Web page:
One of the best parts is that this job found me through this blog. They know that I write openly here and that is not a negative, but a positive.

After weighing all the positives and negatives there was only one answer. I had to take it. More than that, I wanted to take it. But… and there’s always a but.

I know myself well enough to know (or at least figure out) what’s been happening in my mind and body for the last two weeks. I know that when life starts spinning in all directions I get nervous. I start wishing for eyes in the back of my head, more hours to the days, and a crystal ball to tell me what’s going to happen tomorrow. All are impossible things to have, and it makes me start to worry that I’m doing something wrong. Missing some crucial piece of information. That if only I can stay one step ahead, I may never fall.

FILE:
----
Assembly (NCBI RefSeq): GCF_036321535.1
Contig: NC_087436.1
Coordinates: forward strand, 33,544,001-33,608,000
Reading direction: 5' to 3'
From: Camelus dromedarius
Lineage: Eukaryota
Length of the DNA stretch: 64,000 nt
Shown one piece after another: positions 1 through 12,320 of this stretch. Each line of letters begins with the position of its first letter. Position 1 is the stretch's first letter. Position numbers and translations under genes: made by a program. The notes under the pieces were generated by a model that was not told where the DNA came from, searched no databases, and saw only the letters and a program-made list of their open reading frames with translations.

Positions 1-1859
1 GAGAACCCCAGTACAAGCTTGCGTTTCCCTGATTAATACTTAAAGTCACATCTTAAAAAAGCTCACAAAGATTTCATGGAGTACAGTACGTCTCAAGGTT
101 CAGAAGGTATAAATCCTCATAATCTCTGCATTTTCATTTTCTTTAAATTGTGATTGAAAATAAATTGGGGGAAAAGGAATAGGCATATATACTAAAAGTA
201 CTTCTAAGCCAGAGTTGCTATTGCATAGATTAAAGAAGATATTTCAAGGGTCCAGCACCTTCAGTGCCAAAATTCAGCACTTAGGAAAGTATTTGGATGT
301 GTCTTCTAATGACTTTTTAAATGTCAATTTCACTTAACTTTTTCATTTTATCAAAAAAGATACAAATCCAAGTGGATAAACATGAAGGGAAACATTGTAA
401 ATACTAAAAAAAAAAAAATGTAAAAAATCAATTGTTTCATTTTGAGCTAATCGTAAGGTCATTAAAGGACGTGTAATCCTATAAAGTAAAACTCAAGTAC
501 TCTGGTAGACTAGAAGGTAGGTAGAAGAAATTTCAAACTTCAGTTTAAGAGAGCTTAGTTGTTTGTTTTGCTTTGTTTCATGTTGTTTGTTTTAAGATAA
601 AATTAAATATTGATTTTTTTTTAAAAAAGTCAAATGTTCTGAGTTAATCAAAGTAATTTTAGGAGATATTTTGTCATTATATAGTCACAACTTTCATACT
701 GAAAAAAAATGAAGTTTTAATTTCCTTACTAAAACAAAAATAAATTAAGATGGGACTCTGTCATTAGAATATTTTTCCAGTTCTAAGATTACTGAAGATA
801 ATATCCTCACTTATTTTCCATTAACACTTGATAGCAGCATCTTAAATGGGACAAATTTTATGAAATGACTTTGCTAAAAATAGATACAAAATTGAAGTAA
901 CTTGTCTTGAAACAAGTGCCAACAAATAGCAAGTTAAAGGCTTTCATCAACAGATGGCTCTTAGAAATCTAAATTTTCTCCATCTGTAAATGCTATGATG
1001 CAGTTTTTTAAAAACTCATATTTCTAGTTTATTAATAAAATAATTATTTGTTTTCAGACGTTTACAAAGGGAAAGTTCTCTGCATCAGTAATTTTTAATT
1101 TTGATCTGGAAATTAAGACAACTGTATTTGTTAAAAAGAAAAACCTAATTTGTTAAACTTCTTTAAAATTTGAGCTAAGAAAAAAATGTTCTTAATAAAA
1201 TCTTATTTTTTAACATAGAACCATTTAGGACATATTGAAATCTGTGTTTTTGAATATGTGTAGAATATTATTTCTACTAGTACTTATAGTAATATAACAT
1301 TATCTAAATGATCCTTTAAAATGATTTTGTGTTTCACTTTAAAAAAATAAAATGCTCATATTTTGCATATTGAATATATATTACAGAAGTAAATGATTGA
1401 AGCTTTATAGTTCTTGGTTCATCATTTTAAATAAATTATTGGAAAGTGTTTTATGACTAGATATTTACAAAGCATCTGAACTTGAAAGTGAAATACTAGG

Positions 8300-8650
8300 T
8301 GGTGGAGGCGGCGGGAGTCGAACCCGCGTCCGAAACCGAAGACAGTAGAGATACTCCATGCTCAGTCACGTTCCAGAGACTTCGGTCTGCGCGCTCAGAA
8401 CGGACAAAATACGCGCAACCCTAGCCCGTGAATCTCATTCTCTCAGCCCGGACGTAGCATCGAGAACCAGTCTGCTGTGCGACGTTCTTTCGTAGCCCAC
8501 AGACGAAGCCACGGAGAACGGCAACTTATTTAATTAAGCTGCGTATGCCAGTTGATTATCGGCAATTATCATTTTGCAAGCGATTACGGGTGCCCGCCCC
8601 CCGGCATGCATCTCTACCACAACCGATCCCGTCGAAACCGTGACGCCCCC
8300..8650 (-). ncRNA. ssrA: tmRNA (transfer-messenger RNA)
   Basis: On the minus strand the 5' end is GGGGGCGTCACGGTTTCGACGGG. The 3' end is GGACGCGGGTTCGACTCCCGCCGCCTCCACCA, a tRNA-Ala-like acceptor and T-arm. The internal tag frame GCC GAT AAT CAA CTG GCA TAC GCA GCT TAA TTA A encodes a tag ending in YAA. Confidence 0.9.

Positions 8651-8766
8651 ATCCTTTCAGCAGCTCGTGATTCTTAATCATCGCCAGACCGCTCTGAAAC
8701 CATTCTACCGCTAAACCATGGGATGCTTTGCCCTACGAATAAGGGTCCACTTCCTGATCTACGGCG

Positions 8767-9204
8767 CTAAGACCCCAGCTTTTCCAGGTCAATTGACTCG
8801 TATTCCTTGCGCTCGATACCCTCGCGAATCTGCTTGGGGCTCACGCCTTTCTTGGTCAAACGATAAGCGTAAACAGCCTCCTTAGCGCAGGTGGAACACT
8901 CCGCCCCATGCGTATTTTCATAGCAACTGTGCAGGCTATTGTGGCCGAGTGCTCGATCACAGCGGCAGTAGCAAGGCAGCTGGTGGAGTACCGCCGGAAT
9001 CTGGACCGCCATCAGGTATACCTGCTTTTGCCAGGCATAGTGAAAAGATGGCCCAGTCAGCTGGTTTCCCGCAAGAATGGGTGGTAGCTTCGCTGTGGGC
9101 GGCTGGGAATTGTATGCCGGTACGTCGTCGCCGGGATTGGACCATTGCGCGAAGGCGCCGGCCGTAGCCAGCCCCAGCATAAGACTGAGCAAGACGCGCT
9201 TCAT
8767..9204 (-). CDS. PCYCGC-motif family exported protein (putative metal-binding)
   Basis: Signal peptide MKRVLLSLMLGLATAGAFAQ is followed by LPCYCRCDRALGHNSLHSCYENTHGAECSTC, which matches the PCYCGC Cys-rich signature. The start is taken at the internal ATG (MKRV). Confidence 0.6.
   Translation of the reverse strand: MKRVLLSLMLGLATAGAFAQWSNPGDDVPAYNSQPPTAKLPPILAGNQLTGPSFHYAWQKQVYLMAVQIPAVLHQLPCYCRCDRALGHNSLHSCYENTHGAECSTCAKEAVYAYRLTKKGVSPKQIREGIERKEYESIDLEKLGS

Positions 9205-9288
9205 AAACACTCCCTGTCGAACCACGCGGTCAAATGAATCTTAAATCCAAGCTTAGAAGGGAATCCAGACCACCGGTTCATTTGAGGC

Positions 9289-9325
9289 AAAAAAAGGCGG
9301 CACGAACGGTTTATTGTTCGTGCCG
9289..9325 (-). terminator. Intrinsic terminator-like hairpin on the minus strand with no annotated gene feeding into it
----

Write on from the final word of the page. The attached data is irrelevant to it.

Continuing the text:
I want to succeed at work, but I’m not scared of failing either. I’m also not scared of making mistakes or not having this position work out in the long run. I know I will give it my all and that will be good enough, and at this stage, work can’t scare me anymore anyway. Not after what I’ve been through. I’ve got a firm grasp on what’s important every night in the crook of my right arm.

What’s got panic rising in my chest is thinking of that little boy walking around the house crying, “Where’s Mama?” and his Mama is not there to answer him.

My true, repressed fear is that my children will flounder–get metaphorically lost–at least in the short-term. For this reason I have fixated on the near impossibility that they will get really lost. Forever.